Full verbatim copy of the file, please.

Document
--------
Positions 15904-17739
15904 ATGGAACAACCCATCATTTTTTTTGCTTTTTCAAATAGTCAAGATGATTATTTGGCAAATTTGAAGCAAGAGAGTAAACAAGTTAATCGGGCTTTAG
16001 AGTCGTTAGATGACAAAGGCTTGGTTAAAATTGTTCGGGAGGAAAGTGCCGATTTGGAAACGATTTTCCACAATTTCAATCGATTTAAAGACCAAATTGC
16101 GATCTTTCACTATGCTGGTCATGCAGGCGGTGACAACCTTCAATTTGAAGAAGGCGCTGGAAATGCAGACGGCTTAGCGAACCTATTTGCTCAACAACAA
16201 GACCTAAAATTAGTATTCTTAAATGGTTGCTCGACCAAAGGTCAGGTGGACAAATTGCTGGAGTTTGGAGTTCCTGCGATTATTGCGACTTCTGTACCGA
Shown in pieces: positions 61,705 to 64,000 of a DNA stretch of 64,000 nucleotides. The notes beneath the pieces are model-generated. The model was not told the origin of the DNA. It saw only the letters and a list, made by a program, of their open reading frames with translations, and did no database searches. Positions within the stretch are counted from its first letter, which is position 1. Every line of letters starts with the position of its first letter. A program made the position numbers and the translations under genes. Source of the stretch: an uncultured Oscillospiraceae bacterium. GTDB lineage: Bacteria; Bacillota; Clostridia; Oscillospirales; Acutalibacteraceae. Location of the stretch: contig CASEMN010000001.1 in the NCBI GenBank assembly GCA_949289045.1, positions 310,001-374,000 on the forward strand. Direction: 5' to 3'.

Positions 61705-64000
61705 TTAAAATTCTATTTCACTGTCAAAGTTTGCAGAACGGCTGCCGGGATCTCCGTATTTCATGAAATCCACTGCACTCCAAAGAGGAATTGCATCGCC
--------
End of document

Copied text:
Positions 15904-17739
15904 ATGGAACAACCCATCATTTTTTTTGCTTTTTCAAATAGTCAAGATGATTATTTGGCAAATTTGAAGCAAGAGAGTAAACAAGTTAATCGGGCTTTAG
16001 AGTCGTTAGATGACAAAGGCTTGGTTAAAATTGTTCGGGAGGAAAGTGCCGATTTGGAAACGATTTTCCACAATTTCAATCGATTTAAAGACCAAATTGC
16101 GATCTTTCACTATGCTGGTCATGCAGGCGGTGACAACCTTCAATTTGAAGAAGGCGCTGGAAATGCAGACGGCTTAGCGAACCTATTTGCTCAACAACAA
16201 GACCTAAAATTAGTATTCTTAAATGGTTGCTCGACCAAAGGTCAGGTGGACAAATTGCTGGAGTTTGGAGTTCCTGCGATTATTGCGACTTCTGTACCGA
Shown in pieces: positions 61,705 to 64,000 of a DNA stretch of 64,000 nucleotides. The notes beneath the pieces are model-generated. The model was not told the origin of the DNA. It saw only the letters and a list, made by a program, of their open reading frames with translations, and did no database searches. Positions within the stretch are counted from its first letter, which is position 1. Every line of letters starts with the position of its first letter. A program made the position numbers and the translations under genes. Source of the stretch: an uncultured Oscillospiraceae bacterium. GTDB lineage: Bacteria; Bacillota; Clostridia; Oscillospirales; Acutalibacteraceae. Location of the stretch: contig CASEMN010000001.1 in the NCBI GenBank assembly GCA_949289045.1, positions 310,001-374,000 on the forward strand. Direction: 5' to 3'.

Positions 61705-64000
61705 TTAAAATTCTATTTCACTGTCAAAGTTTGCAGAACGGCTGCCGGGATCTCCGTATTTCATGAAATCCACTGCACTCCAAAGAGGAATTGCATCGCC